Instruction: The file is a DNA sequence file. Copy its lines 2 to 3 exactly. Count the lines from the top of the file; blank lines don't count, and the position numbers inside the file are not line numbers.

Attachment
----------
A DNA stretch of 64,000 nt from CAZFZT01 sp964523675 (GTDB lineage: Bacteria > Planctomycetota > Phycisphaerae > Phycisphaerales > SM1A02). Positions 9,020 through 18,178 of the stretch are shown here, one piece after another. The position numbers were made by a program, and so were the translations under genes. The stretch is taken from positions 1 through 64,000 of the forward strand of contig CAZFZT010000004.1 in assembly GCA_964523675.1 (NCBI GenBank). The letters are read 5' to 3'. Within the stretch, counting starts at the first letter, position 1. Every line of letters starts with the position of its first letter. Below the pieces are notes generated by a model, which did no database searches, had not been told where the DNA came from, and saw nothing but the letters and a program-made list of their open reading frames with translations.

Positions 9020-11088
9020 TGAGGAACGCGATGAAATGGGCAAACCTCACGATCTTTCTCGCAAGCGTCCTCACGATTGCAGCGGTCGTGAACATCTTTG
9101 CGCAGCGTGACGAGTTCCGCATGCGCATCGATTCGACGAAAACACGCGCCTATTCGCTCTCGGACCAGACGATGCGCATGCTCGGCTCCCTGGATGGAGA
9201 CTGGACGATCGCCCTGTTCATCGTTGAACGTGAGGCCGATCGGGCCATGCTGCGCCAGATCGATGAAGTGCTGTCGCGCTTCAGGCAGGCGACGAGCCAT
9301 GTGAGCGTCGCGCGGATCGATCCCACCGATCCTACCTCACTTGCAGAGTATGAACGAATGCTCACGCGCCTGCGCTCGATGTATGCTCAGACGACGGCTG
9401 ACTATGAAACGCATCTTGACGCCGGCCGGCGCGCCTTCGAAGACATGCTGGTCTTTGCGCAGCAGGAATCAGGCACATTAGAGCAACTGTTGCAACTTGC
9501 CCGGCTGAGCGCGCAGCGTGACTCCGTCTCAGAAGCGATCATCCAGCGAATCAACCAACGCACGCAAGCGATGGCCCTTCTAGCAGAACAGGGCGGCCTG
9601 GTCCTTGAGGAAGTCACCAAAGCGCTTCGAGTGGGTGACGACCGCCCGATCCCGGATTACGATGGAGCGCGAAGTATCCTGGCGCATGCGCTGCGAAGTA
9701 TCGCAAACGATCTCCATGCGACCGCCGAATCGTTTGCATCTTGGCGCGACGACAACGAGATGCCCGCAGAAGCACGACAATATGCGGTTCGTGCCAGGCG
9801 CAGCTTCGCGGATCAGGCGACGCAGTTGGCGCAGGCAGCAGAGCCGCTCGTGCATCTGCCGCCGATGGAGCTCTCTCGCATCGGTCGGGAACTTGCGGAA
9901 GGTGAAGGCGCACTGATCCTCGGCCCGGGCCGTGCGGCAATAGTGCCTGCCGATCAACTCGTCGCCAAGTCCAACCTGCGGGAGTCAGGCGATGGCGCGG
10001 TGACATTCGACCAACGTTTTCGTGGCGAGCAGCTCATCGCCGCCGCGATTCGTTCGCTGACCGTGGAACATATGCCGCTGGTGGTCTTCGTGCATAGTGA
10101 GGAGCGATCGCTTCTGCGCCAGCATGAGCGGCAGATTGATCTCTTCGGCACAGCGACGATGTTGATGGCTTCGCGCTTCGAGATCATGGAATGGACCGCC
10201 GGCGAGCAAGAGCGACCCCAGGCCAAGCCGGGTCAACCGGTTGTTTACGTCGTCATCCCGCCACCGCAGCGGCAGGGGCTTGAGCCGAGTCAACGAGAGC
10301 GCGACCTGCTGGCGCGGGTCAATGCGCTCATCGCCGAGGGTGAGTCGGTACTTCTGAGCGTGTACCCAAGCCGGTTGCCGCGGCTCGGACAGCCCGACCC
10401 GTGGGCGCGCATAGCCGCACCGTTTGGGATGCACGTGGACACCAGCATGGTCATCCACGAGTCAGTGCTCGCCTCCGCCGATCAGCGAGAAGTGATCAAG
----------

Positions 9020-11088
9020 TGAGGAACGCGATGAAATGGGCAAACCTCACGATCTTTCTCGCAAGCGTCCTCACGATTGCAGCGGTCGTGAACATCTTTG